Crème Brûlée


After going through one of my french macaron phase, I usually have leftover egg yolks hanging around in my fridge. I can handle one or two yolks, but I’m talking about at least five yolks here. That’s a bit too much for me.

One of the ways to use up leftover egg yolks is make an all time favorite dessert of mine. Crème Brûlée. I love crème brûlée. Pulling the blowtorch out and melting the sugar. Using your spoon and hearing the tap tap tap sound against the top layer of caramelized sugar. Cracking the sugar layer into small pieces. Creamy custard just melting in your mouth. I’m in heaven. Who wouldn’t be?


If you use a vanilla bean or vanilla bean paste, you can see all the black specks of vanilla goodness.


Plus, this gives me an excuse to bring out my blowtorch, which I rarely use. I don’t understand why I don’t use the blowtorch more often. Its been collecting dust in my cabinet. Hmmmm.. maybe a goal I should set for myself is make recipes that require or can incorporate the use of the blowtorch.



Cleaned off the ramekin with a satisfied smile on my face.

Crème brûlée only requires few ingredients, but lots of time. Mainly time waiting around, while your crème brûlée is chilling in the fridge. But, the end results is amazing! So, if you haven’t made crème brûlée before, I suggest you give it a try.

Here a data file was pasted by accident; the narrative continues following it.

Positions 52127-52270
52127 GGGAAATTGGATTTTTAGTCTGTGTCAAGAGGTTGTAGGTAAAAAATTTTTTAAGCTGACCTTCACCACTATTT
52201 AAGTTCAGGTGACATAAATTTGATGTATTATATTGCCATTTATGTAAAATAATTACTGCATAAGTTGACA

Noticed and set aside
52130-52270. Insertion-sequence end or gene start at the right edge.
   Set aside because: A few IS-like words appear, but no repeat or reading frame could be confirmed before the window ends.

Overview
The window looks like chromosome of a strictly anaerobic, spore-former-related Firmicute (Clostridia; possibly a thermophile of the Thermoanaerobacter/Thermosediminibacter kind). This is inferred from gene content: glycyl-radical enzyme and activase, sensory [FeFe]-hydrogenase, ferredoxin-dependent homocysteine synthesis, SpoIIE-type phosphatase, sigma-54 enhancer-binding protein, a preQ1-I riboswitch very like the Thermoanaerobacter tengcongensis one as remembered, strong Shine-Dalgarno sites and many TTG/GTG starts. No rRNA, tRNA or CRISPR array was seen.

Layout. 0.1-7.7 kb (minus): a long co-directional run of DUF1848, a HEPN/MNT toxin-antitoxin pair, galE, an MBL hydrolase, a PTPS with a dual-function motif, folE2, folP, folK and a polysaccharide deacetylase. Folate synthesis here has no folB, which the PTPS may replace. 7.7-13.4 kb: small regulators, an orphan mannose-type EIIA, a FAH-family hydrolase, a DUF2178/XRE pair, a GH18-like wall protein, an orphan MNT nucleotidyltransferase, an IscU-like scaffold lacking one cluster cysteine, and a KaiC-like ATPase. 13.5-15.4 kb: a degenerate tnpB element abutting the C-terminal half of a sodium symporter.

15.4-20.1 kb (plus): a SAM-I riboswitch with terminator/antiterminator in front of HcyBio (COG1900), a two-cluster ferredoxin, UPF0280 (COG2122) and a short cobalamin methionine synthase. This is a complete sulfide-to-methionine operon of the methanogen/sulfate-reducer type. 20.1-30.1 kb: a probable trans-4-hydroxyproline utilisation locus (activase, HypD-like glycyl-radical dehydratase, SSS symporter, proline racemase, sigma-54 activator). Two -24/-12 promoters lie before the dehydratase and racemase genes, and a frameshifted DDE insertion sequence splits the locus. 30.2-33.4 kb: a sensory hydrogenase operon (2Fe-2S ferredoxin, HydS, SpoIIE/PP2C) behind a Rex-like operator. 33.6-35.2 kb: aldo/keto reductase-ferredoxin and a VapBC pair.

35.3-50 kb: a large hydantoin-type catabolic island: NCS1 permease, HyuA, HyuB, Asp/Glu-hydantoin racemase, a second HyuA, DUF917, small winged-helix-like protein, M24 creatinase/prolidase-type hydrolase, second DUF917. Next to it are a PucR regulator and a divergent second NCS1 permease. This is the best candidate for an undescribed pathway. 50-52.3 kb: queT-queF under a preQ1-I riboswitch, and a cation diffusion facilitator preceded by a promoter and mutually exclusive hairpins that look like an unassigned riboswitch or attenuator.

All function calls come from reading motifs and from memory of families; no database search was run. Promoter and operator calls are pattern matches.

Crème Brûlée


  • 2 cups heavy cream
  • 1 tsp vanilla extract or 1/2 tbsp vanilla paste or 1 vanilla bean
  • 5 large egg yolks
  • 1/2 cup granulated sugar
  • pinch of salt
  • boiling water
  • 2 tbsp granulated sugar (1/2 tbsp per ramekin)


  1. Preheat oven to 325 degrees F.
  2. Fill a large kettle or pot with water and place on stove to boil. This is for the water bath to bake the custard.
  3. Heat the heavy cream and vanilla paste or bean over medium-high heat until boiling. Remove from heat and cool for a minute. If using a vanilla bean, remember to take it out of the cream mixture.
  4. While cream is heating, in a mixing bowl, combine egg yolks, 1/2 cup granulated sugar, pinch of salt and vanilla extract (if using). Whisk until yolks turn pale yellow.
  5. While constantly whisking, gradually add the hot cream mixture into the egg yolks, so the eggs don't cook.
  6. To get a smoother custard, you can strain the custard through a fine-mesh sieve, to get rid of any eggs that got cooked in the process, if desired. If there are any frothy bubbles on top of the custard, remove with a spoon.
  7. Place ramekins on a large baking dish or roasting pan. Evenly divide the custard into the ramekins using a ladle or something that pours easily. Pour boiling, hot water into the pan until halfway up the ramekins. Be careful to not get any water into your custard. Bake for 30 minutes or until center still jiggles, but the edges are set.
  8. Cool ramekins on counter top. Cover in plastic wrap and refrigerate for at least 3 hours or overnight.
  9. To serve: Sprinkle 1/2 tbsp granulated sugar over each ramekin. Use a kitchen blowtorch to evenly caramelize the sugar. Serve immediately.


*Makes approximately 4 servings, if using 10 oz ramekins.


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